The Stonewares of Charles Fergus Binns: Father of American Studio Ceramics
April 18 - July 23, 1998
The special exhibition The Stonewares of Charles Fergus Binns: The Father of American Studio Ceramics will feature approximately 110 stoneware vases, jars, bottles and bowls created by Dr. Binns while he was at Alfred, pieces dating between 1905 and 1934. Binns is commonly referred to as the "Father of American studio ceramics." This title reflects not only his creation of unique, virtuous stoneware pots in the Arts & Crafts style, but additionally acknowledges his accomplishment of bringing vital information about ceramic clay bodies and glaze recipes to the lay person, thereby laying the foundation of the flourishing studio ceramics movement in the United States that began in the early 1900's.
In 1900, New York Governor Teddy Roosevelt signed a bill establishing the New York State School of Clay-Working and Ceramics (now the New York State College of Ceramics at Alfred University). Binns was appointed as the founding Director at that time and held the position for more than thirty years until his retirement in 1931. Referred to on campus as "Daddy" Binns, he is best known for his classic pots with rich monochrome glazes, but one example of his prolific writing, a book titled The Potter's Craft, has been reprinted three times since the first edition in 1910. This exhibition will present an estimated one-quarter of the lifetime production of Binns's pottery, and will feature loans from the Metropolitan Museum of Art, the Newark Museum, the Detroit Institute of Arts, the Memorial Art Gallery of the University of Rochester, as well as more than forty private loans and the sixty pieces from the permanent collection of the Museum in Alfred.
Binns was born in England in 1857 where his father was a co-managing director of the Royal Worcester Porcelain Works. At age 14, Binns was apprenticed at the "works" and is known to have decorated several dessert plates two years later. While his primary positions at the Royal Worcester factory were administrative, he became a recognized scholar and lecturer concerning world ceramics. He accompanied the Royal Worcester exhibit to the Chicago World's Fair in 1893, and made the United States his home a few years later. This exhibition chronicles his life as a ceramic artist and scientist in the United States beginning with pieces he designed for Lenox China in about 1899. The exhibit features 110 unique, wheel-made vases, jars and bowls from his years at Alfred. His earliest existing stoneware creations, signed and dated 1905,are included, and the ceramics span his entire life, concluding with a bisqued vase which is signed and dated 1934, but was unglazed and unfired at the time of his death.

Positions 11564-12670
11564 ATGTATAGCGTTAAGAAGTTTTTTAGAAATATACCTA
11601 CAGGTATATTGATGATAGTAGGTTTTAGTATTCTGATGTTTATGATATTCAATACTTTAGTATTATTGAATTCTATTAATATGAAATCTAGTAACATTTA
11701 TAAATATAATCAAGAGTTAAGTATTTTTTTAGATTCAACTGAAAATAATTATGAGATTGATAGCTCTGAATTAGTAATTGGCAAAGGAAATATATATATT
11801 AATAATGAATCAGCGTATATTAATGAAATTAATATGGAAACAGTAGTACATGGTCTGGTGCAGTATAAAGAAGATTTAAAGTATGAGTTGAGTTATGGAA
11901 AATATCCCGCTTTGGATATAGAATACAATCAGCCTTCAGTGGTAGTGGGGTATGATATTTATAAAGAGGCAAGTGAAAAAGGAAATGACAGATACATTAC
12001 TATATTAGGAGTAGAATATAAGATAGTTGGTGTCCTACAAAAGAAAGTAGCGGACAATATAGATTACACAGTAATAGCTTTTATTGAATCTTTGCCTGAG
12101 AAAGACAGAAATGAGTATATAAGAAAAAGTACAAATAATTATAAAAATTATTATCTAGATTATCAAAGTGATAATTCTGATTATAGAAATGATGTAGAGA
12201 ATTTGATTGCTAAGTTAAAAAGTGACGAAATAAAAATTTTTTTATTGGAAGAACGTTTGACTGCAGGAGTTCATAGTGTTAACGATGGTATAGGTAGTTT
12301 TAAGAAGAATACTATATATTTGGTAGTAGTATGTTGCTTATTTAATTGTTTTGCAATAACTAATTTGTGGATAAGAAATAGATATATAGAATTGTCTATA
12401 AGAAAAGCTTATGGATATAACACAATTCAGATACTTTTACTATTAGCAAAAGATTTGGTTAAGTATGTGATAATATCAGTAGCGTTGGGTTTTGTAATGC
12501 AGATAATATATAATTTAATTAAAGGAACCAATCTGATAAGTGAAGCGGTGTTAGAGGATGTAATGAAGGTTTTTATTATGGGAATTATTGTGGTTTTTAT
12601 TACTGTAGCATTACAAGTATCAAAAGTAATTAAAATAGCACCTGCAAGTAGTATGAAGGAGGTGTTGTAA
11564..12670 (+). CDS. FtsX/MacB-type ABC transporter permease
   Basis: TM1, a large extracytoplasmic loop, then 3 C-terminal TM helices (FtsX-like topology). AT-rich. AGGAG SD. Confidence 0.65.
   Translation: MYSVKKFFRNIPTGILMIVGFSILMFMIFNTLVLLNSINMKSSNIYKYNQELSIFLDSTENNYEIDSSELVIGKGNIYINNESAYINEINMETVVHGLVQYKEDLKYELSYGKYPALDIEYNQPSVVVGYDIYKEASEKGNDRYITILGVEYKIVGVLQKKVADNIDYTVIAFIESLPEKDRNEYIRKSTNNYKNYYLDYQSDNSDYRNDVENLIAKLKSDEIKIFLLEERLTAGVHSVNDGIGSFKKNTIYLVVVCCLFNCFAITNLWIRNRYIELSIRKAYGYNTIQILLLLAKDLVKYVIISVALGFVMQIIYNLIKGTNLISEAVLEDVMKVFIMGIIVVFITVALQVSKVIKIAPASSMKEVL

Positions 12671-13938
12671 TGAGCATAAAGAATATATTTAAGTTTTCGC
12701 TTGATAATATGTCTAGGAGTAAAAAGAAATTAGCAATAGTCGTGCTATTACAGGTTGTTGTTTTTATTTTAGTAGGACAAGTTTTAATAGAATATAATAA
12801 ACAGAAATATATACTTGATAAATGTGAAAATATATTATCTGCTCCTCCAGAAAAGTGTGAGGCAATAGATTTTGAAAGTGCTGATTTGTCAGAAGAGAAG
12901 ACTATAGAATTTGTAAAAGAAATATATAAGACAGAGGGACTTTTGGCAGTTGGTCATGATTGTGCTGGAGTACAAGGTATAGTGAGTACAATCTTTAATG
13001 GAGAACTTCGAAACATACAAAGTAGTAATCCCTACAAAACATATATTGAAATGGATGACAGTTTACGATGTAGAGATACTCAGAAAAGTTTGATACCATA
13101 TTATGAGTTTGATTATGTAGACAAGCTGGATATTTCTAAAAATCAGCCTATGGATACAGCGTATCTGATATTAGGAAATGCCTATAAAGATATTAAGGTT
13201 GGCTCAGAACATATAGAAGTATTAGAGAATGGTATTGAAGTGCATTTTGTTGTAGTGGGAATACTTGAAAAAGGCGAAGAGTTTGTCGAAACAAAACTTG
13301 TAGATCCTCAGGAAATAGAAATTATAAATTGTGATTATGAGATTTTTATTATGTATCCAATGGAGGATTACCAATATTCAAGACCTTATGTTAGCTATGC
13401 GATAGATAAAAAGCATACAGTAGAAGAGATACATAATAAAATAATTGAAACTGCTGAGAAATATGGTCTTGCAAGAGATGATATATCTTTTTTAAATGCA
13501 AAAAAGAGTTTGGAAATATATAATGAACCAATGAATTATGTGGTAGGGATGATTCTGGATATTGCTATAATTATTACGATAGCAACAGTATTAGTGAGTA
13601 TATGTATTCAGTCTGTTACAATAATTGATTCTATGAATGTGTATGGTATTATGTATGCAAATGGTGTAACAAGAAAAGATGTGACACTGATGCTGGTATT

In order to fully appreciate Binns' designation as the Father of American studio ceramics, related archival information and memorabilia will accompany the exhibit, including his handwritten clay and glaze notebooks, published books and articles, pottery making tools, awards and medals, glass lantern slides he used in teaching, and historic photographs. Binns was influenced by his twenty-five years at the Royal Worcester Porcelain Works, his father's love for ceramics, his own interest in the stonewares of the French artist-potters, and his admiration for Oriental technical knowledge, form and glazes. He influenced and indeed probably caused the advancement of the American studio pottery movement both by the creation of his own unique glazed stoneware vessels and even more importantly by his enthusiasm for teaching others about the balance between art and science, especially in evening and summer school sessions. His own experimentation and sharing of knowledge concerning clay sources and glaze formulae and his prolific writings made his information easily accessible to everyone.
The American studio pottery movement is firmly established, thanks to people like Binns. This exhibit chronicles a key part of its history, through the largest display of Binns's pottery ever shown. The visitor can clearly and easily focus on Charles Fergus Binns as a maker of classic pots with rich, monochrome glazes. In these pots the visitor will see a reflection of the past, present and future of ceramics in the United States.
The exhibition is curated by Dr. Margaret Carney, founding director of the International Museum of Ceramic Art. She also serves as chief curator for the Museum. A book titled Charles Fergus Binns: The Father of American Studio Ceramics, including a catalogue raisonne, is being published by Hudson Hills Press in conjunction with the special exhibit, and will be available in April 1998, at the time of the exhibit opening. To order go to publications. A portion of the exhibit will then travel to five other sites in the United States between September 1998 until the year 2000. See Binns Traveling Exhibition for details.
The exhibition and publication are in anticipation of the celebration of the 100th anniversary of the New York State College of Ceramics. Generous funding was received from the Arthur and Lea Powell Foundation in support of this special project.